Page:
1 Answer | Add Yours
I would say that one particular example of symbolism in the story is the tongue depressor. It is an instrument of good, symbolic of the healing powers of the medical profession. Yet, as it splinters into pieces inside the girl's mouth, it is a tool of destruction, used to inflict power from one over another. The spoon is a symbol of this force, an instrument that is symbolic of nourishment and replenishment is an extension of the doctor's savage need to control. The very image of a spoon prying open the mouth of a child is a symbolic representation of how far the doctor is willing to go to inflict his will on the girl. Money is a symbolic element in the story. The doctor makes it clear that the parents are eager to cure their child because of "the money" that they are willing to spend. In this case, the money symbolizes a sense of power or control that the parents are willing to display in the face of the intense means the doctor employs. In an odd way, I see the girl as symbolic of something more than a girl or even as the patient. The doctor's initial description of her is reflective of this symbolic representation:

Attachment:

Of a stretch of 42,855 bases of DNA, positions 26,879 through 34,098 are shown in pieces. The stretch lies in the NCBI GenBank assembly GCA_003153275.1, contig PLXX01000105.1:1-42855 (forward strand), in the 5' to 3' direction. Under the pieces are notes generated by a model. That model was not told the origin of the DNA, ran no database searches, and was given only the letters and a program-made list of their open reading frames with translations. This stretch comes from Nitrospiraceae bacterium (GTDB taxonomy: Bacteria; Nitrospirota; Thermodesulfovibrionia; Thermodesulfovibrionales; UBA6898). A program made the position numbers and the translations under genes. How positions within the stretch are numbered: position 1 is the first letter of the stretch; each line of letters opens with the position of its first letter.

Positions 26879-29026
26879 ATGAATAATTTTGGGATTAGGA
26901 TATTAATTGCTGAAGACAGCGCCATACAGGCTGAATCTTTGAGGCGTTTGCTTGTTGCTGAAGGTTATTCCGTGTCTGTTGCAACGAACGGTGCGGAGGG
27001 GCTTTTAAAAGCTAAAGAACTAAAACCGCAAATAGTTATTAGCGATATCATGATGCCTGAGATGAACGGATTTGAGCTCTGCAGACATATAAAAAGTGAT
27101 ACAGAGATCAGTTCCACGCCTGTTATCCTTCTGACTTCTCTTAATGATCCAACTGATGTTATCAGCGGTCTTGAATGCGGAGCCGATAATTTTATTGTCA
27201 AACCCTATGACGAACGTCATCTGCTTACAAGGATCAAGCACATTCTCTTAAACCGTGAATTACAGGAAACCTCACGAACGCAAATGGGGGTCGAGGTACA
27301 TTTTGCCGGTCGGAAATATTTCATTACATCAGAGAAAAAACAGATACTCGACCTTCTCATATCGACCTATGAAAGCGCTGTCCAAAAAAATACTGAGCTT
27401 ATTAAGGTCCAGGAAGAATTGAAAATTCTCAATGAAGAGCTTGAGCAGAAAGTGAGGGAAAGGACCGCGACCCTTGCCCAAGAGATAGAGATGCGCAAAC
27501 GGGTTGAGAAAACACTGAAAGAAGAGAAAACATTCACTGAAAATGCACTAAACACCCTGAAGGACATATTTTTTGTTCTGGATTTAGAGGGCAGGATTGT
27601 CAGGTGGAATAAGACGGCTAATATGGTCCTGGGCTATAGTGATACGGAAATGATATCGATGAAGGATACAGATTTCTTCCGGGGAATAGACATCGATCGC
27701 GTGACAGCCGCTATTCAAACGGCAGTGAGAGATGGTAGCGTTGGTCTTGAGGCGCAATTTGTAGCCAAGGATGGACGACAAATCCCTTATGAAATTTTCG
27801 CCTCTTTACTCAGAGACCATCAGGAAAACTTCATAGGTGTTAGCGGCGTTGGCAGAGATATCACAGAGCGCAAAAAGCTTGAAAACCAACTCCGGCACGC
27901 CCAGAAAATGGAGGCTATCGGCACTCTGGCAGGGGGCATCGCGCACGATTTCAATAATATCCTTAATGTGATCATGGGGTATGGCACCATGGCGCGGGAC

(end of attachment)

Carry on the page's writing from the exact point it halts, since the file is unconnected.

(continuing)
...an unusually attractive little thing, and as strong as a heifer in appearance. But her face was flushed, she was breathing rapidly, and I realized that she had a high fever. She had magnificent blonde hair, in profusion. One of those picture children often reproduced in advertising leaflets and the photogravure sections of the Sunday papers.
The girl being symbolic of the media's reflection of what it means to be a girl, as well as the fact that the doctor takes such strong physical note lends the symbolic representation that there is an assault, a type of control based subjugation of the older man over the younger girl. This sexual dynamic seems to be another symbol in the story.
We’ve answered 317,747 questions. We can answer yours, too.Ask a question